film review: My Life As A Courgette is funny and moving

Oscar nominee and limited theatrical release My Life As A Courgette finally reaches a bigger audience this month as it arrives on dvd, blu-ray and streaming services.

By The Newsroom
Thursday, 28th September 2017, 4:33 pm
Updated Wednesday, 4th October 2017, 3:15 pm

The charming stop-motion film about life in a children’s home is both poignant and optimistic, a real gem of grown-up stop-motion filmmaking.

After the death of his mother, Courgette is sent to live in a children’s home where he’s singled out as a vulnerable newcomer by the home’s tough boy, Simon. But what begins as a frightening leap into the unknown soon becomes a lifeline for Courgette as he discovers love, family and friendship.

It’s easy to see why Céline Sciamma, writer-director of 2014’s uncompromising coming of age drama Girlhood, was drawn to the project adapting the screenplay from the novel by Gilles Paris.

It’s both troubling and uplifting, not afraid to probe the consequences of neglect and abuse. Each of the children has their own anxieties emerging out of difficult relationships with their families. Yet in spite of its troubling subject matter My Life As A Courgette never gets too dark. The animated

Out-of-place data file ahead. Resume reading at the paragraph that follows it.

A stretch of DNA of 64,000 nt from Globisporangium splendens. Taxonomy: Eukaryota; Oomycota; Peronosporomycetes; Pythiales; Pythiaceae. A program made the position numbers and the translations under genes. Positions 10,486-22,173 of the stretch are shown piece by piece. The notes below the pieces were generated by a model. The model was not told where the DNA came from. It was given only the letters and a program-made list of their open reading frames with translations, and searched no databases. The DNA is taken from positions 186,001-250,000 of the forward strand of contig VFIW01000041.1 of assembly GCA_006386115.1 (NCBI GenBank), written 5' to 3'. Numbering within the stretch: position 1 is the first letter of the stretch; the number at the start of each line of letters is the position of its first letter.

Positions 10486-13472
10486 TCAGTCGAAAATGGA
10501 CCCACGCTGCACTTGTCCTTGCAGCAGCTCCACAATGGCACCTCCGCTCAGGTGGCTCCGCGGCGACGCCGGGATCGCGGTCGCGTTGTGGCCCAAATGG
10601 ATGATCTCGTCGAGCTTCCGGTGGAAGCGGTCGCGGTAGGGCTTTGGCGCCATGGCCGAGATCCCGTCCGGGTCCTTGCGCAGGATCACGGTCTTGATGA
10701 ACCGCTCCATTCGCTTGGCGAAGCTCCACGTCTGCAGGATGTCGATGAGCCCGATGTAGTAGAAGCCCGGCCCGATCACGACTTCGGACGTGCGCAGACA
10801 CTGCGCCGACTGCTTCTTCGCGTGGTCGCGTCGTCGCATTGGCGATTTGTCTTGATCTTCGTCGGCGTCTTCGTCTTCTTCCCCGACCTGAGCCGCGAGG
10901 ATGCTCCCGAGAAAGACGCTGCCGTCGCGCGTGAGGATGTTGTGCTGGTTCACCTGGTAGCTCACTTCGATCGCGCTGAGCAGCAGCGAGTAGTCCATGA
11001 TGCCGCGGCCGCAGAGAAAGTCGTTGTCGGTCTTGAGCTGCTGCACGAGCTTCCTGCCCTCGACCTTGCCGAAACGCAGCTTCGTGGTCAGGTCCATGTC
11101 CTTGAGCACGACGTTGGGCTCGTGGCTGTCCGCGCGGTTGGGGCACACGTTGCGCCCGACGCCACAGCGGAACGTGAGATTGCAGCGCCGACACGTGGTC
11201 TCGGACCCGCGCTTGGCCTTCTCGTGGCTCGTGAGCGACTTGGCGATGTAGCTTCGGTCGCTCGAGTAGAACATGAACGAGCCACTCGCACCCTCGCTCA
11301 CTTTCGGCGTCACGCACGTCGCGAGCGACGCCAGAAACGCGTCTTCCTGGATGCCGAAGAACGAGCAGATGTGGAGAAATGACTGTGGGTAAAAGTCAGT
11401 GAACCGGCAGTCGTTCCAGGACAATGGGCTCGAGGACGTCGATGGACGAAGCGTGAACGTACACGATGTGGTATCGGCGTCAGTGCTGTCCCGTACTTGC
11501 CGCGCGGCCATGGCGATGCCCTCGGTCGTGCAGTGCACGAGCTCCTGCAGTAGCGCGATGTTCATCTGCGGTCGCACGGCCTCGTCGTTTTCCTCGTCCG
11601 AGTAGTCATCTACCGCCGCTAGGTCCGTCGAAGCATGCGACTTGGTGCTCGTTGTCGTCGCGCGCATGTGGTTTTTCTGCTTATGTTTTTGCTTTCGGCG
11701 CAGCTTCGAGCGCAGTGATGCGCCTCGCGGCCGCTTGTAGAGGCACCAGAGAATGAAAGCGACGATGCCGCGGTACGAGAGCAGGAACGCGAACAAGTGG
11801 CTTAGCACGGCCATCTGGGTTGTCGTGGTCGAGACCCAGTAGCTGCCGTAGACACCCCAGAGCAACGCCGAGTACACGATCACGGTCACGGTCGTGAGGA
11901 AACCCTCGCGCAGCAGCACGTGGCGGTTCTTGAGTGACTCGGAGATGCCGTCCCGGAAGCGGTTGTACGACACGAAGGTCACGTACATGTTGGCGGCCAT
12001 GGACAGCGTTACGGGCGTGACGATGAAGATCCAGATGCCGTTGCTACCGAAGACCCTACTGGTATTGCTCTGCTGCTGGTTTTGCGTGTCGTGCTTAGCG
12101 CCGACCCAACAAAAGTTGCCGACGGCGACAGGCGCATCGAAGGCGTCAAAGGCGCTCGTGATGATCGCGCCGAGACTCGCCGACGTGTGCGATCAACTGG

medium brings with it a lightness of touch. Insights come primarily from action and expression, the experiences are filtered by a child’s eyes and resilience.

Directed by relative newcomer Claude Barras the lovingly crafted stop-motion beautifully captures the innocence of childhood. The dark circles around the children’s eyes seem at odds with their red ears and noses, with their laughter and cumbersome velocity. Their very features tell us this is not

how the world should be. While Simon believes they are children ‘without anyone left to love us’, what My Life As A Courgette reveals to its adult audience is a protective system in which responsible people are doing their very best. As dependents, Courgette and his friends are ultimately at their carers’ mercy, but their new protectors emphasise the importance of their free will at every vital turn.

Sciamma’s superb writing exposes a complicated and sad existence but one that isn’t without hope. My Life As A Courgette is sweet, funny and moving, a perfect, uplifting animation for modern times.

Rating: 5/5

My Life As A Courgette is available to stream now in its original French and English versions